Corporate interest restriction
Corporate interest restriction

The following Tax practice note provides comprehensive and up to date legal information covering:

  • Corporate interest restriction
  • Background
  • High-level summary of the rules
  • What is the corporate interest restriction (CIR)?
  • How does it work?
  • What is its impact?
  • Key concepts and principles
  • 'Interest' includes certain other payments
  • The rules operate on a worldwide group basis
  • The rules operate by reference to periods of account
  • More...

Corporate interest restriction

The rules comprising the corporate interest restriction are lengthy and complex. To assist the reader, this Practice Note starts with a background section and a short, high level summary of the rules. This is followed by a guide to some of the key concepts and principles that underpin the rules and a glossary of key definitions. The main operative provisions of the rules are then considered in more detail in the remaining sections of this Practice Note.

The order of contents is as follows:

  1. Background

  2. High-level summary of the rules

  3. Key concepts and principles

  4. Glossary of key definitions

  5. How the interest restriction is calculated and applied

  6. The fixed ratio method of calculating the interest restriction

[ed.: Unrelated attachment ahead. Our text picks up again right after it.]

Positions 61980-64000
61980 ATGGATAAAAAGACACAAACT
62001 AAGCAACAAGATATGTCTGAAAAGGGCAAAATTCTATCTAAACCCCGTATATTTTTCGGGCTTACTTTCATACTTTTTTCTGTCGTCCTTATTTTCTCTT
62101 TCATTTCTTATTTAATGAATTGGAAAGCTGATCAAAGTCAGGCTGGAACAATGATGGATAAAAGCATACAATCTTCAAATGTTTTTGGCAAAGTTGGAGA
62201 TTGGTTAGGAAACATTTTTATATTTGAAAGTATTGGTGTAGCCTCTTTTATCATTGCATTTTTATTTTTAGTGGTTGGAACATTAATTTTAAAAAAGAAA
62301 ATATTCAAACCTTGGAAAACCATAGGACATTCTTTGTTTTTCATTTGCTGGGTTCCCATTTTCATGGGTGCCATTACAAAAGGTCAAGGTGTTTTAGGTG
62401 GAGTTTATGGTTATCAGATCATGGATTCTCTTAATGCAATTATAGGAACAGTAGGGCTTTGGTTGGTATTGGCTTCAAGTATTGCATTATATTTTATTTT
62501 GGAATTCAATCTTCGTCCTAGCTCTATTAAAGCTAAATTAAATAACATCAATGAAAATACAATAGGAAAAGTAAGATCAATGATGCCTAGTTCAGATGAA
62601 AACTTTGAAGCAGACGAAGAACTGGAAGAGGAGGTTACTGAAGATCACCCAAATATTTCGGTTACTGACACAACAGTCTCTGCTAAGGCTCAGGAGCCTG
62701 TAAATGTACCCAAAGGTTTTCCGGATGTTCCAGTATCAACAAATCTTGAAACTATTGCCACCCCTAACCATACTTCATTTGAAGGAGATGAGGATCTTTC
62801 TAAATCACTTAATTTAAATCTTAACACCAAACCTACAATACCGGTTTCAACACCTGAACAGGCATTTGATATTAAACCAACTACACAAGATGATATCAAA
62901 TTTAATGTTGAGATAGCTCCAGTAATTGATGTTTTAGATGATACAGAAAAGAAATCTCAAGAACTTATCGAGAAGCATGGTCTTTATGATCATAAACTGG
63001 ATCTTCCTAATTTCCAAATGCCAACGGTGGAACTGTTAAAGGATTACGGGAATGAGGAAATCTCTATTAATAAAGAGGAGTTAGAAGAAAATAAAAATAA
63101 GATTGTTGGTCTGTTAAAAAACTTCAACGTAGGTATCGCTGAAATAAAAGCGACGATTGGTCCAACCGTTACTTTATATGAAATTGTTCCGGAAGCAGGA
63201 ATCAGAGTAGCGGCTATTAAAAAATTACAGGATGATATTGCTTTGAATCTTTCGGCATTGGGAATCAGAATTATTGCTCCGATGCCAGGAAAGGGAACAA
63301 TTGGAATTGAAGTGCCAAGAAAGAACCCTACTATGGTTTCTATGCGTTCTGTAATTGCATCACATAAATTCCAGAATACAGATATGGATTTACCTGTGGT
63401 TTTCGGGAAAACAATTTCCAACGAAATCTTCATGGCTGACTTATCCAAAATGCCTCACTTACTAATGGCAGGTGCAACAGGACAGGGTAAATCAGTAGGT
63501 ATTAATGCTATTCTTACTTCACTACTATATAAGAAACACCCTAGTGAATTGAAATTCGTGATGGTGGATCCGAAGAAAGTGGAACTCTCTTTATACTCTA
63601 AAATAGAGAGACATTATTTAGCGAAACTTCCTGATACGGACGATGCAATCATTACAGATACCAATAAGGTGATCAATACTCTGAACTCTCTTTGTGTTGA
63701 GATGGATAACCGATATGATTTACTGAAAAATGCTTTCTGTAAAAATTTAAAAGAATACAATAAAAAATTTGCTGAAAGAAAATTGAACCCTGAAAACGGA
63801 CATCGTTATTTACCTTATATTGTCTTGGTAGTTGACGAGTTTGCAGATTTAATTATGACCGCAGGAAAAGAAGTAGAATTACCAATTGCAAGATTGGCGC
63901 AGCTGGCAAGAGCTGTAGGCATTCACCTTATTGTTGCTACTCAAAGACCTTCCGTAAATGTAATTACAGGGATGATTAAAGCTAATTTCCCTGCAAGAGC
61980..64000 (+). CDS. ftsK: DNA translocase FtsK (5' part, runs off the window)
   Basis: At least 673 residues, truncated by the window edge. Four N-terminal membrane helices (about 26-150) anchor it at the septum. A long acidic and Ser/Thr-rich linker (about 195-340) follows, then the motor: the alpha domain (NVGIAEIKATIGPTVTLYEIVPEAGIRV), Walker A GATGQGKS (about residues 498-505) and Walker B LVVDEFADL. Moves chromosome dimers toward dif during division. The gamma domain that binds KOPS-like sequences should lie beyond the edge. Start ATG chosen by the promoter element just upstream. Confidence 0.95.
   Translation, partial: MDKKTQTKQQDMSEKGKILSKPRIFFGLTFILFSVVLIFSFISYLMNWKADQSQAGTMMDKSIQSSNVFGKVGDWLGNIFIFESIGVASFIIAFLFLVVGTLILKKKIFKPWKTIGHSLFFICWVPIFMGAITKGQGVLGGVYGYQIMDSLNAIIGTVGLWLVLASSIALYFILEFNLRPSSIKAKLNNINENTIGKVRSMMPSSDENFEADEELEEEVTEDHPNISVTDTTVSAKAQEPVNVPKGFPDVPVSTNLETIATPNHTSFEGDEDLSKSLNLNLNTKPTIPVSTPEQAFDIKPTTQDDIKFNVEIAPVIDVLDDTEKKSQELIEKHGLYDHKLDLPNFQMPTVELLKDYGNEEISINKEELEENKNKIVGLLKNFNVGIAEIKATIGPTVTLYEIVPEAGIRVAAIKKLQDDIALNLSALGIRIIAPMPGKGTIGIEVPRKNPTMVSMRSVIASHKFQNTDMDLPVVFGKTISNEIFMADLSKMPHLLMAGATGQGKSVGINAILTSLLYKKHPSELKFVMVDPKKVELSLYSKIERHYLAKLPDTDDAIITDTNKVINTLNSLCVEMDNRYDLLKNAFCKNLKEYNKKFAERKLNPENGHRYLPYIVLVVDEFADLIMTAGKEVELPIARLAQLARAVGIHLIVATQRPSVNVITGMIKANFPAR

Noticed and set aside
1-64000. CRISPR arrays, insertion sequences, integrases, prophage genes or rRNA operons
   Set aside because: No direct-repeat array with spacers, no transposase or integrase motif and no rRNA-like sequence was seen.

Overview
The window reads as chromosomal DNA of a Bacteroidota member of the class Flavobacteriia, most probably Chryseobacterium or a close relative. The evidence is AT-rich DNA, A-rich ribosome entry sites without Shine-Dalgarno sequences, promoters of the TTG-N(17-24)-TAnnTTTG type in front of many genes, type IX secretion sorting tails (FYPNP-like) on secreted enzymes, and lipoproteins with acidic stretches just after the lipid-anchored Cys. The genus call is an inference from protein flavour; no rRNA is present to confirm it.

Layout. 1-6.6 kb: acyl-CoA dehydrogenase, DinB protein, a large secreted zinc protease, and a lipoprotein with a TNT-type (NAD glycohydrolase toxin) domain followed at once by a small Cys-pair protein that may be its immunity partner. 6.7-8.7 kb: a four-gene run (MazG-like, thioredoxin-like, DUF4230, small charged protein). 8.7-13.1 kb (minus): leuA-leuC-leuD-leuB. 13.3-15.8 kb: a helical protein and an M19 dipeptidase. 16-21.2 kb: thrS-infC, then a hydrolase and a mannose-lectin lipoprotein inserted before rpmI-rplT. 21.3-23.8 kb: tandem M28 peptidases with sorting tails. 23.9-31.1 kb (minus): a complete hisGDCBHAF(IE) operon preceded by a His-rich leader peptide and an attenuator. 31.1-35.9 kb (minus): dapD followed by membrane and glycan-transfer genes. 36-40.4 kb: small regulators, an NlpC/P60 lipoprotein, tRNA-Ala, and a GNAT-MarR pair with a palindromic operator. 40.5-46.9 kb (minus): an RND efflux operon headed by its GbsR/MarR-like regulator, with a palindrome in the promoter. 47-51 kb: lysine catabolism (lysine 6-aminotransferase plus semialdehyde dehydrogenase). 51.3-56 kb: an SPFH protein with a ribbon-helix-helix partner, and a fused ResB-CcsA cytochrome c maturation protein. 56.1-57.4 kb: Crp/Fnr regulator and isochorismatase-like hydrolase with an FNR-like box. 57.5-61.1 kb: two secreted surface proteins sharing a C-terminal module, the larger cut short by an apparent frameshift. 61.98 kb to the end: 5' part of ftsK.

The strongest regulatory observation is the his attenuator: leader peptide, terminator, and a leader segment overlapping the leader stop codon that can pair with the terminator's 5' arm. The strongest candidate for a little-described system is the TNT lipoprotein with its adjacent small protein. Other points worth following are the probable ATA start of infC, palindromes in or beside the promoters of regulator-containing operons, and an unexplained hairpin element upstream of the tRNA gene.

7. The group ratio method of calculating the interest restriction

  8. Elections

  9. Carry forward of disallowed interest

  10. Carry forward of unused interest allowance

  11. Provisions dealing with particular types of companies, businesses and transactions

  12. Banking groups

  13. Public infrastructure exemption

  14. Regime anti-avoidance rule

  15. Interest restriction returns

  16. Transitional rules


As part of the G20/OECD project to tackle Base Erosion and Profit Shifting (BEPS), the OECD published best practice recommendations for preventing erosion of the tax base by multinational businesses through the use of deductions for interest and other financial payments (Action 4).

The OECD report identified three basic scenarios in which BEPS involving interest and similar payments can arise:

  1. groups placing higher levels

Popular documents